The government's chief troubleshooter in Kurdistan said today that Kurdish insurrection has not ended yet in the troubled province and that rebels plan to step up their guerrilla war against the government this winter.

In a separate development, Iranian Defense Minister Taqi Riahi has resigned, the official Pars news agency reported today.

Hossein Kermani, appointed by Ayatollah Ruhollah Khomeini to look into Kurdish problems follouing the capture of Kurdish rebel-held towns by government forces last month, told the newspaper Kayhan:

"The reality is that the Kurdish disorder has not completely finished. The retreat staged by members of the defunct Kurdistan Democratic Party and it supporters is temporary. I like to be candid and submit facts to public opinion."

In August and early September government forces ousted Kurdish insurgents from military garrisons and bases in eight towns in western Iran after nearly six months of rebel control that began with the shah's downfall in February.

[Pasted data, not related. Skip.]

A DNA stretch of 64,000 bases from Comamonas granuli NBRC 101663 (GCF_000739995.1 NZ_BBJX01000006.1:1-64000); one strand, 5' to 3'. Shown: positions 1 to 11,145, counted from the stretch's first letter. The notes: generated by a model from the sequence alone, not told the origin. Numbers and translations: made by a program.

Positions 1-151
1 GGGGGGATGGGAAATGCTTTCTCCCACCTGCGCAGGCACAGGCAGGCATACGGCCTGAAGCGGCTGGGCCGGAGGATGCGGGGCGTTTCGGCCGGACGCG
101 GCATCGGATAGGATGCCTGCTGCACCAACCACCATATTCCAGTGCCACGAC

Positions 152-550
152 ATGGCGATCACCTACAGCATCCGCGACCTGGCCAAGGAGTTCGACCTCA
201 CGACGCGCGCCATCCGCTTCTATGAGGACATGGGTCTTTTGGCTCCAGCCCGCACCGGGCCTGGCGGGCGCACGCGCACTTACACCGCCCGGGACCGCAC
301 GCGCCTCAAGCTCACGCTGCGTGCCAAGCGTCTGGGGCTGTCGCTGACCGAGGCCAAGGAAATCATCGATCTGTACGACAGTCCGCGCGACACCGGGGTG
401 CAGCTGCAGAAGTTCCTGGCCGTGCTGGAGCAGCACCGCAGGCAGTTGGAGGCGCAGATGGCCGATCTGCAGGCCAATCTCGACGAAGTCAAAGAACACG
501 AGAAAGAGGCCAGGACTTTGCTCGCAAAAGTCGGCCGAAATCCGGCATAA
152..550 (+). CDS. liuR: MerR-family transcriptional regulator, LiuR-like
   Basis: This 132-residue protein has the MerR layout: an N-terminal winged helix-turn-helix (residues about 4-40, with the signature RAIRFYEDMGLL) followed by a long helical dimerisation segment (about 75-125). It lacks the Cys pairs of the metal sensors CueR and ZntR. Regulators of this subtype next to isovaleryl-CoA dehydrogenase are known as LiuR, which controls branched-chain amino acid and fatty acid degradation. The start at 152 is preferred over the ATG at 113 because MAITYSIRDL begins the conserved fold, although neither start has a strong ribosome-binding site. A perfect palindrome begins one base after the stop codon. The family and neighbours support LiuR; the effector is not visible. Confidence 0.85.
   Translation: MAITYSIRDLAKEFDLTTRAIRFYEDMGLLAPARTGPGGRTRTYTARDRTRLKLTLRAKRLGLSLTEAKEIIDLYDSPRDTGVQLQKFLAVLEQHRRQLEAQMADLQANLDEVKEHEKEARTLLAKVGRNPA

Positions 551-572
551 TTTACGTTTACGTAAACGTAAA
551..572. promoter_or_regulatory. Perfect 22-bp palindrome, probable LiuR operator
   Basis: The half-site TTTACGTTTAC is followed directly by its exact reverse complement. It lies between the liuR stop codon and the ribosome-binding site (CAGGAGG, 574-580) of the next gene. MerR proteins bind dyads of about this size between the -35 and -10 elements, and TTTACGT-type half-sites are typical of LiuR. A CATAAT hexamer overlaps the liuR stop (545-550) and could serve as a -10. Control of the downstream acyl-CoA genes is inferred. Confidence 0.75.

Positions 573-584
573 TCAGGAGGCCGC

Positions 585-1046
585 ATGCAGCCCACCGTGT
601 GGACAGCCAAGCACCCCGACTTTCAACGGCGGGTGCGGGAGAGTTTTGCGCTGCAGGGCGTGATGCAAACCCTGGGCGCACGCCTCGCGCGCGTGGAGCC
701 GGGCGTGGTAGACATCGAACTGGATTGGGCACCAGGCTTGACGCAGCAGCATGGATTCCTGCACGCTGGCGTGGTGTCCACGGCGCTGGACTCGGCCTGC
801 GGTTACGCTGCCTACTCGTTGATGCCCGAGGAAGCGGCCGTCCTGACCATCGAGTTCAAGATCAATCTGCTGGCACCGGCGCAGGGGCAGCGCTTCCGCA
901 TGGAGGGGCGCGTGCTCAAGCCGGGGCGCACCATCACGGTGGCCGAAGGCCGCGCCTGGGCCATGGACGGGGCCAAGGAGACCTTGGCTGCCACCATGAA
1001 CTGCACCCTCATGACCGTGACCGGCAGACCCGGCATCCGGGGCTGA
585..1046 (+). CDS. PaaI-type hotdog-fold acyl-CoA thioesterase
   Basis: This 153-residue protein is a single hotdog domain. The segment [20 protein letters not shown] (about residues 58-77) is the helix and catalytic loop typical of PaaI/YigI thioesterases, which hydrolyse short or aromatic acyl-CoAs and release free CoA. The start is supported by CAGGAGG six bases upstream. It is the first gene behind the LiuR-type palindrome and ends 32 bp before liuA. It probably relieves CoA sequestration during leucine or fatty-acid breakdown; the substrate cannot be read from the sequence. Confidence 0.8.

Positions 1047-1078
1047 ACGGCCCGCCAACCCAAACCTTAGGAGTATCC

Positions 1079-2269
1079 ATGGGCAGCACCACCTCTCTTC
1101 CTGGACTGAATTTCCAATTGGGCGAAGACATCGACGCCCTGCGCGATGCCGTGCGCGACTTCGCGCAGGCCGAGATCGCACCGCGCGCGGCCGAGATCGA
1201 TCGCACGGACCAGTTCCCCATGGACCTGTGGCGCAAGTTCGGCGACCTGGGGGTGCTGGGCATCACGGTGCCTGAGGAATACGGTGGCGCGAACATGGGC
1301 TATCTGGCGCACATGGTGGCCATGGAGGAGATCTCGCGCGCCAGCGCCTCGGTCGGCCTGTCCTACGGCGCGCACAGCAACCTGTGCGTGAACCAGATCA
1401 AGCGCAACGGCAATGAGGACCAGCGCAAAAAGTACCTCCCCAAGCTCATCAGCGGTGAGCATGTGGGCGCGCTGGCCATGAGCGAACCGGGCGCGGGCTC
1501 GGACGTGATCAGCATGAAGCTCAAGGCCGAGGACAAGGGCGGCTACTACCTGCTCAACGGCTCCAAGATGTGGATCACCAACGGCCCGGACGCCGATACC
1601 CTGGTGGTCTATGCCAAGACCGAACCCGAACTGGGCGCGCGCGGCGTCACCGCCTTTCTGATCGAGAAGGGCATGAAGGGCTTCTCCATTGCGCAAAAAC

The resignation of Gen. Riahi marked the second time in a week that a member of Prime Minister Mehdi Bazargan's government has stepped down. Last ueek Gholam Hossein Shokuhi resigned as education minister. Both uere officially said to have quit for "health reasons."

The resignations apparently reflect the steady decline in morale that has afflicted Bazargan's government, which has seen its authority whittled away by the ruling group of Islamic clergy under Ayatollah Khomeini.

Meanwhile, Iran's Assembly of Experts, charged with amending a new draft constitution, today approved a clause naming Christianity, Judaism and Zorastrianism as the only minority religions that will be officially recognized in the Islamic Reputlic, where the Shiite sect of Islam is the official state religion.

The clause did not mention the Bahai religion, which originated in Iran in the mid-18th century and claims to be the largest minority religion in the country with 400,000 registered adherents. Iran's Moslem clergy reviles the Bahai religion as a heretical offshoot of Islam.

Bahai organizations in the United States have charged recently that Iranian Bahais are being persecuted and their holiest shrines destroyed.

According to the 1976 census, there are about 310,000 Christians in Iran, most of them Armenians. The census listed 80,000 Jews and 30,000 Zoroastrians, who practice the faith of pre-Islamic Persia.